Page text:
Chevron Corp., one of the defendants in a batch of climate change nuisance lawsuits by communities in California, contends that the suits are meritless, but just in case the company is deemed liable for carbon pollution, it wants the Norwegian state‐owned oil company Statoil to shoulder some of the liability burden.
In an interesting move that seems designed to hedge its own culpability, Chevron filed a complaint for indemnity and contribution against Statoil in December in the U.S. District Court in San Francisco.
“Chevron denies that Plaintiffs are entitled to any relief on their Complaints,” the company’s complaint states. “However, in the event that Chevron is held liable to Plaintiffs, Chevron is entitled to indemnity and/or contribution from Statoil.”
According to the Statoil website, the Norwegian energy giant operates in more than 30 countries and is the world’s largest offshore driller. The Chevron complaint cites Statoil’s production numbers, including approximately 251,000 barrels of oil per day just in its U.S. business. Statoil did not immediately respond to a request for comment.
Chevron argues that since Statoil also produces and sells large amounts of petroleum, it should be held to the same standard of liability in these lawsuits.
“Basically, when you have multiple parties potentially liable for damages and not all of them have been named in the lawsuit defendants can and will file these types of third party complaints against others,” said Michael Burger, executive director of the Sabin Center for Climate Change Law at Columbia University. “ It is one way of attempting to bring them into the case.”
Indeed, Chevron indicates in its filing that its attempt to shift the blame goes beyond Statoil, stating, “this third‐party complaint is one of many that Chevron expects to file should this case proceed past motions to dismiss.”
Ann Carlson, environmental law professor and co‐direct of the Emmett Institute on Climate Change and the Environment at UCLA School of Law, said Chevron appears to be appealing to the global nature of climate change in trying to implicate other fossil producers.
“I don’t view the move as demonstrating a fear of actual liability so much as a strategic move to paint a more complicated picture about global contributors to climate change,” she said.
Such legal maneuverings are expected in a complex liability case.
“I expect there is already wrangling over insurance coverage and other related issues as well,” said Sean Hecht, professor of policy and practice and co‐executive director of the Emmett Institute at UCLA. “It’s normal to see concerns about indemnification arise early in a case of this complexity and scope, regardless of a defendant’s view of its ultimate litigation risk.”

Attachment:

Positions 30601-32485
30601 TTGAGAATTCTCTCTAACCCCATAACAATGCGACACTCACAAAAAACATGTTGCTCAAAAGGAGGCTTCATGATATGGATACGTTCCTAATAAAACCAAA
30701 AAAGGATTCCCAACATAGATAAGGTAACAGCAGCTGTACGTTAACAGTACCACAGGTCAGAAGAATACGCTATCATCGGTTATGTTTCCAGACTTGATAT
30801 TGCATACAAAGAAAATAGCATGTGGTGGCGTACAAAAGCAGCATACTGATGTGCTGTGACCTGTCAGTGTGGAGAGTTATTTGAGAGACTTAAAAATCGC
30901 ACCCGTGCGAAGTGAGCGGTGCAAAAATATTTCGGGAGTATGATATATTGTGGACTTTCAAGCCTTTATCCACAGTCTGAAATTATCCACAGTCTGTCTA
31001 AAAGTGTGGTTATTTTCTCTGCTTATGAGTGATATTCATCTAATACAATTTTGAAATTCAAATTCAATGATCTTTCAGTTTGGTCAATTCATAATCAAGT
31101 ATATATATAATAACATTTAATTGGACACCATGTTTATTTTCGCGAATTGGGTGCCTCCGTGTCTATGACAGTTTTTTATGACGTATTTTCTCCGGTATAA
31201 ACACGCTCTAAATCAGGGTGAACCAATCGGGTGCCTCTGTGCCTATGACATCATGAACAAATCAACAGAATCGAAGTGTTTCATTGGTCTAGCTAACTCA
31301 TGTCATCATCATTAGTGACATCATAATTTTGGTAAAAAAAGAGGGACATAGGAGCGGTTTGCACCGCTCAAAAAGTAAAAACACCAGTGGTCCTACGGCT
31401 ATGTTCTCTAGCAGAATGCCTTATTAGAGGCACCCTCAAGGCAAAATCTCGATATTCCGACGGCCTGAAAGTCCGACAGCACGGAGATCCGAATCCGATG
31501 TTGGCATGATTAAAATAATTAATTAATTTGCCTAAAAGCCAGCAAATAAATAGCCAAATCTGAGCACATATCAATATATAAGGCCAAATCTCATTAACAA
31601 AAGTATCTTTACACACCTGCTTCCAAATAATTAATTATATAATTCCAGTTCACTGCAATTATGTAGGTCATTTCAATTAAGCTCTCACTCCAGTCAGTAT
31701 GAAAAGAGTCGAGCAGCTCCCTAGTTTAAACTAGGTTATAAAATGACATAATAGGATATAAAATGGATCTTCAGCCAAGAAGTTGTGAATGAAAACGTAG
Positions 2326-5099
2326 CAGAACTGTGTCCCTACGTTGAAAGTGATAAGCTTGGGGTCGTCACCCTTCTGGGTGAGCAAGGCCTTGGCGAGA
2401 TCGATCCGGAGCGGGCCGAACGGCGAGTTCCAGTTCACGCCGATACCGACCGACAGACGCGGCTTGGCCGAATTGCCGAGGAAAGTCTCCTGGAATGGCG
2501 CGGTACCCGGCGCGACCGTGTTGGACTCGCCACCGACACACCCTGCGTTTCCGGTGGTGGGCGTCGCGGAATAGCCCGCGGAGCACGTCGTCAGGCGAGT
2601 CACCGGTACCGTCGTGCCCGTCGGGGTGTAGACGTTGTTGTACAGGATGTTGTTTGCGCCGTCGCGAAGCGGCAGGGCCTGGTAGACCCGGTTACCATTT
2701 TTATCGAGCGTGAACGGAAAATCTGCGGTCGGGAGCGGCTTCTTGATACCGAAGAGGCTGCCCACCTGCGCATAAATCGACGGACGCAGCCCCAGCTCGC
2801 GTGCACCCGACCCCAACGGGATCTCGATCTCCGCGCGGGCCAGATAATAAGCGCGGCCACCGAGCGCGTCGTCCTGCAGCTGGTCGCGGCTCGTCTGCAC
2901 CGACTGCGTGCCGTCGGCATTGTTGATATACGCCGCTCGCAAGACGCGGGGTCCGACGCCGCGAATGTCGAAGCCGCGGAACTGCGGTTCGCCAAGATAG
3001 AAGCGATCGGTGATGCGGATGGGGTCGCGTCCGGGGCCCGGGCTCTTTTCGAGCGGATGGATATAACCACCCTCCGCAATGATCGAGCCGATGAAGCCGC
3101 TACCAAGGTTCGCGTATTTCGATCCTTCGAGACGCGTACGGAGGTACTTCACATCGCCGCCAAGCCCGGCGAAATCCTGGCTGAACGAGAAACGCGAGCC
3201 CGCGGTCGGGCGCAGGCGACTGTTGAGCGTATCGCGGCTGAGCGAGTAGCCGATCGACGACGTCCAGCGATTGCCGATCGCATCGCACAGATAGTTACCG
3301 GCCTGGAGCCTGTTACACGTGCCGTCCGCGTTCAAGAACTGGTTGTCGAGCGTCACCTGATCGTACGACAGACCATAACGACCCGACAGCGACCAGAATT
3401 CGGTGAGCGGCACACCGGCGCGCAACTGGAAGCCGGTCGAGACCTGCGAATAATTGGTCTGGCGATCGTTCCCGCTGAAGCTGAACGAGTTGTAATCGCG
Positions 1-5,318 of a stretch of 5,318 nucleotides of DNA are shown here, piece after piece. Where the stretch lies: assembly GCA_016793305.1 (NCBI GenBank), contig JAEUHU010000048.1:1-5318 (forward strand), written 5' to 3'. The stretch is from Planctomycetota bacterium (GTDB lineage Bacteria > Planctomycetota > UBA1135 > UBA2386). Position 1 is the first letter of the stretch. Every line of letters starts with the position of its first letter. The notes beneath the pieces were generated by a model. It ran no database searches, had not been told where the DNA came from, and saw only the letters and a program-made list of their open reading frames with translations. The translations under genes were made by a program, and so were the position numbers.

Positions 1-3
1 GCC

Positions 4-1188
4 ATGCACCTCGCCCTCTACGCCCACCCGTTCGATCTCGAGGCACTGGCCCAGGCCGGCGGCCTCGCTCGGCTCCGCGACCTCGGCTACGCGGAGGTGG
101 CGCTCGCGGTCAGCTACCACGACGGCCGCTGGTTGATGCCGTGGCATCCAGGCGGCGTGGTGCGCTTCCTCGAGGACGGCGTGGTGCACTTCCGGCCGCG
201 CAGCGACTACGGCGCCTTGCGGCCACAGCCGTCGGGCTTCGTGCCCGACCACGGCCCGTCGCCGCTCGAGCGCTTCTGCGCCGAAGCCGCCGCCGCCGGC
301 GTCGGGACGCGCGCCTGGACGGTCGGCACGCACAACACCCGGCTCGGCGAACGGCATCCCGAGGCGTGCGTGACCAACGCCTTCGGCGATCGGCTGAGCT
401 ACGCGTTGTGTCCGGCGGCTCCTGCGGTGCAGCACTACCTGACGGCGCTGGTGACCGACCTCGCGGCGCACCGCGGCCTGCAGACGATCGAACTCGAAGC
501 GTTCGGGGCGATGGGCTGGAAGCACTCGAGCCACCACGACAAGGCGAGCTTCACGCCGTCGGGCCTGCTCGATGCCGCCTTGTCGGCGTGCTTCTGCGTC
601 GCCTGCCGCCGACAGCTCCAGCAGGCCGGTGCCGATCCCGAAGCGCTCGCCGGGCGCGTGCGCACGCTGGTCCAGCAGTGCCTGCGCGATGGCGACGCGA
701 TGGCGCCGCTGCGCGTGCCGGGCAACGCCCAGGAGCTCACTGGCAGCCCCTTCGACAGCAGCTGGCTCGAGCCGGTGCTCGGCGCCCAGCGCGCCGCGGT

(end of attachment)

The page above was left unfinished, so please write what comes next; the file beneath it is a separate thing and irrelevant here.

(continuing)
“Norway is viewed as a climate leader and impressively green,” Carlson added. “But much of its wealth comes, of course, from oil production in the North Sea, and is a key part of its generous welfare state. Bringing Statoil in as a defendant is meant to show that the good guys are also responsible for a significant percentage of global emissions.”
Attribution science, however, shows that Chevron bears more responsibility for historical emissions than Statoil.
A study by Richard Heede in 2013 identified 90 companies responsible for nearly two‐thirds of carbon emissions since the Industrial Revolution. These “carbon majors” include investor‐owned corporations, state‐owned companies, and government‐run operations in countries like China and the former Soviet Union. For state‐owned and investor‐owned companies, Chevron tops the list. According to Heede’s research, it contributed 3.52 percent of global emissions from 1751 – 2010. Statoil is a carbon major but it doesn’t make the top 20, with its calculated share of emissions at 0.30 percent. The top five in Heede’s study are Chevron, ExxonMobil, Saudi Aramco, BP and Gazprom.
“It’s up to the courts to apportion liability, not Chevron. Chevron’s attempt to draw in another oil company is a tactic to shield itself from liability,” said Kristin Casper, Greenpeace Canada’s litigation counsel for the global climate justice and liability campaign.
“The move is just another fancy way of muddying the water by repeating the tired industry mantra that ‘everyone is responsible for climate change, so no one can be held accountable, especially not us,’” she added. “Chevron is trying to intimidate the court and delay the legal actions from going forward with this cynical tactic. It’s time to talk about the insane profits the oil industry and executives have made for decades while misleading the public about the risks of climate change and leaving cities to foot the bill for adapting to the climate crisis.”
First published by Climate Liability News, 3 February 2018